In the European Union (EU), patients can circulate freely to get the best care and nurses can travel for optimum occupational working conditions. Aiken et al. showed that patients in hospitals in which 60% of nurses had a bachelor's degree, who looked after an average of six patients, had a mortality rate almost 30% lower than patients in hospitals where only 30% of nurses had a bachelor's degree and cared for an average of eight patients. Hospitals of seven countries in the EU and two countries of the European Free Trade Association (Norway and Switzerland) were included in the study. It was the first pan-European public report that monitored how many patients were managed by nurses during their last work-shift. This method is considered more accurate than the nurse/population ratio and more informative than other measures, such as the number of full-time equivalent nurses. The nurse/population ration often includes midwives, too. Furthermore, the number of full-time equivalent nurses provides information about how many nurses are in employment, but not how much work in the clinic.
Even in countries with a public health service where patients should receive a standard level of nursing care and nurses should work in similar condition, the findings suggest that important variability within and between countries exists. The skills acquired at university were shown to create the conditions for safe staffing. A 7% reduction in patient mortality for every 10% increase in the number of nurses with bachelor's degrees was reported in this study. Moreover, the continuing presence of graduate nurses in the staff (at least one per shift able to guarantee surveillance and clinical judgment) seemed to create a safer environment for the patients.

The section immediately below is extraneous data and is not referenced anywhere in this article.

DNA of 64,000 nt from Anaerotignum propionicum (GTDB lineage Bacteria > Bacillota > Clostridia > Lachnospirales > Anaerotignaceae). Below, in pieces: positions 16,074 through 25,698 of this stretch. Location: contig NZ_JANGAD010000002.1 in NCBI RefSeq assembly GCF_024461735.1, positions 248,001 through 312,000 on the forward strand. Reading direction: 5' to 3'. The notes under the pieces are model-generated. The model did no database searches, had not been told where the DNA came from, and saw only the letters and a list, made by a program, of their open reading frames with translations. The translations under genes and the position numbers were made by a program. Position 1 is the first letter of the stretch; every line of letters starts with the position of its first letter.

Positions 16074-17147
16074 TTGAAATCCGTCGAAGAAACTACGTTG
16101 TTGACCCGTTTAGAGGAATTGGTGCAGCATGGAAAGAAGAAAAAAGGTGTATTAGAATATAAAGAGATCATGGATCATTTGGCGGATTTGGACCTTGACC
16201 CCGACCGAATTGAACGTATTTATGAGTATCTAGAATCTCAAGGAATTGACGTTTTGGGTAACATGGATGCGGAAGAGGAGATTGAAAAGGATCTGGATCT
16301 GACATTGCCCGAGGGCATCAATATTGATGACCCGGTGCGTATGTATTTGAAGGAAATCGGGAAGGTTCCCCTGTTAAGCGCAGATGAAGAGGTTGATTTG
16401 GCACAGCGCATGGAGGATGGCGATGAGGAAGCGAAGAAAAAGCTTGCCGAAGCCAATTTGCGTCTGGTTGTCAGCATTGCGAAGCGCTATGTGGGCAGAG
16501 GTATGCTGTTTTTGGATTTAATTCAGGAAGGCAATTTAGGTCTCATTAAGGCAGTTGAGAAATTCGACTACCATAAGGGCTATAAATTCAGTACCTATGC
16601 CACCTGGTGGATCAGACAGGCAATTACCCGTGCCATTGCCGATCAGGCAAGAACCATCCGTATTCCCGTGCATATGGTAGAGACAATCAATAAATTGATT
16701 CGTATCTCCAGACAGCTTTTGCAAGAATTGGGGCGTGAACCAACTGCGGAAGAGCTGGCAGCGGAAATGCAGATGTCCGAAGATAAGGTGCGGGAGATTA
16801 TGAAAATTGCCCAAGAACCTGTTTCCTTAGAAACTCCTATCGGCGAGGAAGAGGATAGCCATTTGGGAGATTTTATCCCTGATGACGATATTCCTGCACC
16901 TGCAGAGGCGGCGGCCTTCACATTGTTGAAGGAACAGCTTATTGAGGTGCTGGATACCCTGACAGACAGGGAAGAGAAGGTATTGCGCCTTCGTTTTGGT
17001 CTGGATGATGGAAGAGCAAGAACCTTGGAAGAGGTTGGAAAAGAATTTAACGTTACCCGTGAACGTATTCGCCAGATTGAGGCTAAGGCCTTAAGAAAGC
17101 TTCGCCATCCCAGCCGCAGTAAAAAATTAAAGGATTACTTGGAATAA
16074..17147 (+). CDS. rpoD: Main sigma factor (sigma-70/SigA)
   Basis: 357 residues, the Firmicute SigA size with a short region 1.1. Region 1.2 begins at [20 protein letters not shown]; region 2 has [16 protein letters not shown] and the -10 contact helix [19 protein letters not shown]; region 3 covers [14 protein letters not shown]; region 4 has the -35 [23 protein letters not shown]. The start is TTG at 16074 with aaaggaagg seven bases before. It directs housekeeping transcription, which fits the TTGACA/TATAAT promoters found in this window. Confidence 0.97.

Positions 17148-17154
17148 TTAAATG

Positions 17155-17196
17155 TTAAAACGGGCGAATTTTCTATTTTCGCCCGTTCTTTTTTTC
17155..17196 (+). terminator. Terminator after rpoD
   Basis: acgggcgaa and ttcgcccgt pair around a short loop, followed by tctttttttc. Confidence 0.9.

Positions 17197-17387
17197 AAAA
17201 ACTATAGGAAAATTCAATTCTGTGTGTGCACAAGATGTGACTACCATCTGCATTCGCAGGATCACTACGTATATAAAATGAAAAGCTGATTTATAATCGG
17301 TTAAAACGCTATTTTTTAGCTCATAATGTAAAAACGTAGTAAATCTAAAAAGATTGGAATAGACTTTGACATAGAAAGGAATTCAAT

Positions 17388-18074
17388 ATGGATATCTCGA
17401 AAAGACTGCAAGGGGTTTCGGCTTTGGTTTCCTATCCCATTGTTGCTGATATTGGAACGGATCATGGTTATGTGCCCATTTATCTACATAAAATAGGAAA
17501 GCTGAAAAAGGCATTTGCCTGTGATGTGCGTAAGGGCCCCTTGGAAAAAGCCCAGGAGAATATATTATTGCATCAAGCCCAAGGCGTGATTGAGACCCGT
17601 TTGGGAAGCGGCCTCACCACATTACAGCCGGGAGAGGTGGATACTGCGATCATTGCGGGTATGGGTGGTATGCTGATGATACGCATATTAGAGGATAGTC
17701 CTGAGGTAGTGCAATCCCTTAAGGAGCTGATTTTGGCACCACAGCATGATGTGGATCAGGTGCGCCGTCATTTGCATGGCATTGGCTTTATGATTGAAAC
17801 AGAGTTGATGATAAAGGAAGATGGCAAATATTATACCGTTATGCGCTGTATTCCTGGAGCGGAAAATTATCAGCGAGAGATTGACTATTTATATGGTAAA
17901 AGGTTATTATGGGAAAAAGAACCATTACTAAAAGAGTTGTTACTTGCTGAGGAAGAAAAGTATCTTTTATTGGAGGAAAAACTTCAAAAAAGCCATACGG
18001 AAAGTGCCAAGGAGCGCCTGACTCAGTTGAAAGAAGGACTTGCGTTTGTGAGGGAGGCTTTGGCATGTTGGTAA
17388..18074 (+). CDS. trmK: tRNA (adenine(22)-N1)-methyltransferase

The data refer to the time period 2007 - 2010, so the effects of austerity measures introduced in several countries were not investigated. Notably, austerity measures have caused a reduction of the number of nurses at patients' bedside in some countries. Therefore, the remaining nurses have large workload, with negative results on patients. Furthermore, in November 2013, the EU decided to approve two pathways for nursing education (a vocational school or training after 10 years of general education; and a higher education or university pathway after 12 years of education), which is a change from the previous directive that envisioned at least 12 years of general education before nursing education.
Aiken LH, Sloane DM, Bruyneel L, et al, for the RN4CAST consortium. Nurse staffing and education and hospital mortality in nine European countries: a retrospective observational study.